The Trogon – Scientific name: Trogon curucui
It’s name sounded like something from a science fiction film and when I saw the illustration of the Trogon in a book, I did wonder if it was not a figment of someone’s imagination.
I had read in the book that Trogons were brightly coloured birds that perched half way between canopy and ground. They are shy and sit quietly for long periods, staying out of sight, making their presence hard to detect and observe.
It seems right then, that my first sighting of this bird, should be part of a strange tale.
It happened early one morning at breakfast. I looked up when I heard a loud, hooting call and saw this vision alight on a branch just metres away from me. I gasped.
The previous day I had been thinking about my problem stay in Brazil: the constant battle with bureaucracy, certain unhelpful people, my difficulties with the language and so on. I was hot and tired, weary of the struggle to get my home built.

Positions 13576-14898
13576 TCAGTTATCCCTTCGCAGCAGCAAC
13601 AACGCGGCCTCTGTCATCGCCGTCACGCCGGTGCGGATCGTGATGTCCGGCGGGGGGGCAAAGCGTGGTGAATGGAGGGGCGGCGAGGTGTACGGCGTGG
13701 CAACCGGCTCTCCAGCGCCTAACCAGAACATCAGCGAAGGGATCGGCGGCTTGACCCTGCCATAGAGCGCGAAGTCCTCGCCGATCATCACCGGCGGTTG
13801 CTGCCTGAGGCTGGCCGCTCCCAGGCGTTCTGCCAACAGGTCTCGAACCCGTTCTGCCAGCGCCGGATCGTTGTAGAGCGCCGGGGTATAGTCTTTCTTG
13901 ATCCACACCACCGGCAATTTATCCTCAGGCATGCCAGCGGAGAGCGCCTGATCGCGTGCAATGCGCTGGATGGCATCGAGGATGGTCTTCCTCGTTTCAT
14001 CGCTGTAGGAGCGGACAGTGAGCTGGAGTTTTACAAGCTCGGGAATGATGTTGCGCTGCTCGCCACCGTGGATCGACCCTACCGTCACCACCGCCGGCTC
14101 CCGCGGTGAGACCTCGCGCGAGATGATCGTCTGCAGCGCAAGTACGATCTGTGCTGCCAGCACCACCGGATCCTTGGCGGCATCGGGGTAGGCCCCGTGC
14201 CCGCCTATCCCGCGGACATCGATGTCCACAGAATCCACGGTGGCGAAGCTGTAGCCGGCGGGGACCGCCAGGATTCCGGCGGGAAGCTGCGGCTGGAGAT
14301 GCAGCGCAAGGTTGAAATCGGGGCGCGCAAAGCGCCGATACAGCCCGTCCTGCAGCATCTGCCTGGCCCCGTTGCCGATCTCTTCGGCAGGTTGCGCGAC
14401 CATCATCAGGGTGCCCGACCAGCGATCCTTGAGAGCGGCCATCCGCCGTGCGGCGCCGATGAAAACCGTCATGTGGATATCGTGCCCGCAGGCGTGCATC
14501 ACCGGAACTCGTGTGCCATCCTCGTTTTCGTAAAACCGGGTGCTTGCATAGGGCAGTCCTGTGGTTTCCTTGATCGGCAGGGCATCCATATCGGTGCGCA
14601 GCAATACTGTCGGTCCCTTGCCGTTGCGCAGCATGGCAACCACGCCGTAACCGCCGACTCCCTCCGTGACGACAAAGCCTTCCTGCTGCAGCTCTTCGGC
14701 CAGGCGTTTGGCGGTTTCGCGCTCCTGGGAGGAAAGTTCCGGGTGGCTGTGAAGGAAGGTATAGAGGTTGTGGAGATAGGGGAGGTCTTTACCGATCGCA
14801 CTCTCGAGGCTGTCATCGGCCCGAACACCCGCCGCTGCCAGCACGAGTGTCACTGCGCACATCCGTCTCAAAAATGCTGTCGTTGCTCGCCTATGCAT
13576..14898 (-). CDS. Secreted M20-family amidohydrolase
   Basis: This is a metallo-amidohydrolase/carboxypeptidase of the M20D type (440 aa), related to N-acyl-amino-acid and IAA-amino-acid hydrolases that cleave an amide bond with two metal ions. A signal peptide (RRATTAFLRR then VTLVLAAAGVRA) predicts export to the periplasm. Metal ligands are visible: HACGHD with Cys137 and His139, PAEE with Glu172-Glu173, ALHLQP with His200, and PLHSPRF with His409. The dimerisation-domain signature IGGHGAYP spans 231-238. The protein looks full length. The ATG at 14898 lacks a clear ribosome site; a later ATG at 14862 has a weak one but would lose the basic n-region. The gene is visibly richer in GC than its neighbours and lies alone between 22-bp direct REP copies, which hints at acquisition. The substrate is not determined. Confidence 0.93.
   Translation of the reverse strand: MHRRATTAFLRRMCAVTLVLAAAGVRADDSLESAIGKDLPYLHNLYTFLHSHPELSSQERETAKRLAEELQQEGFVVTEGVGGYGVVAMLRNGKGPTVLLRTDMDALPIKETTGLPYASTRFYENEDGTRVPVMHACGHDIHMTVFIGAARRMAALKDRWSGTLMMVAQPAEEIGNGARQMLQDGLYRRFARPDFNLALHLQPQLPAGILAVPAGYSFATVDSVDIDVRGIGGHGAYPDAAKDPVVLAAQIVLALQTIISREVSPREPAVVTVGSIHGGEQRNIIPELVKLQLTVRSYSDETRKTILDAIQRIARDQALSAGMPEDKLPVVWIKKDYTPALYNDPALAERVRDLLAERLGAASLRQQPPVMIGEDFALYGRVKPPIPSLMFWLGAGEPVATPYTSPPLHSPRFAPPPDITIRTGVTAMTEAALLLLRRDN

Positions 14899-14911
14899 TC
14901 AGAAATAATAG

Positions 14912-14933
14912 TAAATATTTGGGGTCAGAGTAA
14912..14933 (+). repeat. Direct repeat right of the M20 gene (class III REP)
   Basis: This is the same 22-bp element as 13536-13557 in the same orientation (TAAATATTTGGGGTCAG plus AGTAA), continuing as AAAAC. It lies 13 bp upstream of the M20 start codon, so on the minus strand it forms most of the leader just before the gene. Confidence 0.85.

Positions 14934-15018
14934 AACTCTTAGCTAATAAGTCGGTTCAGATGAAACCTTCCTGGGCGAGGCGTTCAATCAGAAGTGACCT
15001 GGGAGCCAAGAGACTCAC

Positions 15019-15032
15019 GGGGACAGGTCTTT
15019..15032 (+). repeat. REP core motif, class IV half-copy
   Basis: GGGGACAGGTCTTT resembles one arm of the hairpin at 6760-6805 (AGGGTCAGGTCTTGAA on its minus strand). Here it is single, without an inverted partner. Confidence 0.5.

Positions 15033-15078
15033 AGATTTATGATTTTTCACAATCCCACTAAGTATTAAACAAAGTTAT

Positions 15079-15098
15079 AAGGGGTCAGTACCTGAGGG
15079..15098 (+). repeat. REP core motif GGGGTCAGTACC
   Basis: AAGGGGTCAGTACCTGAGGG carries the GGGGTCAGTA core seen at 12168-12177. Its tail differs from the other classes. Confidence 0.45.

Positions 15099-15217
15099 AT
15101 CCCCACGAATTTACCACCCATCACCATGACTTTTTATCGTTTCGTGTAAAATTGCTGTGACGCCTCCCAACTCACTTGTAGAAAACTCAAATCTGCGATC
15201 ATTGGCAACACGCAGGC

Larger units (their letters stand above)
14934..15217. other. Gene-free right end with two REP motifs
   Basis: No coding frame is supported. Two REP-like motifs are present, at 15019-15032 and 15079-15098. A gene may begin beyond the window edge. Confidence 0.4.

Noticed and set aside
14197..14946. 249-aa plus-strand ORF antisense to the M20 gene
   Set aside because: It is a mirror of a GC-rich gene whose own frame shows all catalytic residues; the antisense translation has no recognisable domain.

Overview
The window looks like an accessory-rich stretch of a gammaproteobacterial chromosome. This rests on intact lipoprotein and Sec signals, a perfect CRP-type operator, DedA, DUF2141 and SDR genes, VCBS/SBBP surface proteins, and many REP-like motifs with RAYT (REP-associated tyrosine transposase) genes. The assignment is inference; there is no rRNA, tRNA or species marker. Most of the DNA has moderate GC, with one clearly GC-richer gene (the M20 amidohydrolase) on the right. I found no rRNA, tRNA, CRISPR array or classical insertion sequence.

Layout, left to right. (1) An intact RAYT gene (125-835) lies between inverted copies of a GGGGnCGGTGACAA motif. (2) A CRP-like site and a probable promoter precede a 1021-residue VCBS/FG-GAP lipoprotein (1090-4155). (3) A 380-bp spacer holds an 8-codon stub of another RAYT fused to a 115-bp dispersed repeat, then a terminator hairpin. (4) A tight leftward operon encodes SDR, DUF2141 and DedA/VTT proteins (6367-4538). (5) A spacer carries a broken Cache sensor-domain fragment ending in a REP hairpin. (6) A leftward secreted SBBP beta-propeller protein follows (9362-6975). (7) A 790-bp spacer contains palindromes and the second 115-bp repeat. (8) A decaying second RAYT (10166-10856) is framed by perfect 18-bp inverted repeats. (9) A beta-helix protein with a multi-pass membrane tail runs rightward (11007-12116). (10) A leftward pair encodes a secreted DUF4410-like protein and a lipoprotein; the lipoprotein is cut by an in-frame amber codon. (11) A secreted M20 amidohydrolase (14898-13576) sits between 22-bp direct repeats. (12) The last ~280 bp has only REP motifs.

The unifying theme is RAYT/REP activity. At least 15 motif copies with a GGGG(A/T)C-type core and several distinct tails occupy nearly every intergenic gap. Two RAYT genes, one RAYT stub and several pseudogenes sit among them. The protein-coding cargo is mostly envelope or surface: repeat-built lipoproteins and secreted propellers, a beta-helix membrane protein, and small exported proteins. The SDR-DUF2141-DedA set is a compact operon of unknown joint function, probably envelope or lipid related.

It was a warm and sticky afternoon. Pushing my damp hair away from my face I spoke aloud to the trees. “I am so tired,” I said, “If you want me to stay send me a sign,” and then remembering the picture plate I had seen in the book that morning, “A Trogon, will do,” I said, shrugging in despair and feeling foolish talking to the forest.
I was absolutely shocked then when it appeared the next morning. I stared at it, afraid to move, and it just stared right back.
The Blue-crowned Trogons large, round, jet black eyes, are surrounded by a thin band of yellow. It’s head was blackish blue, the back and upper tail a deep turquoise, the wings pale greyish blue edged in black and the breast a soft red. On the underside of it’s long tail were striking black and white stripes. It was extraordinary.
I lifted my camera, it turned away, but did not fly off. Instead it perched on the same branch for quite some time, occasionally turning to look at me with those large, curious eyes.
I felt honoured. After the Trogon had flown off and I had recovered my senses, I turned towards the trees and, of course, loudly thanked the forest.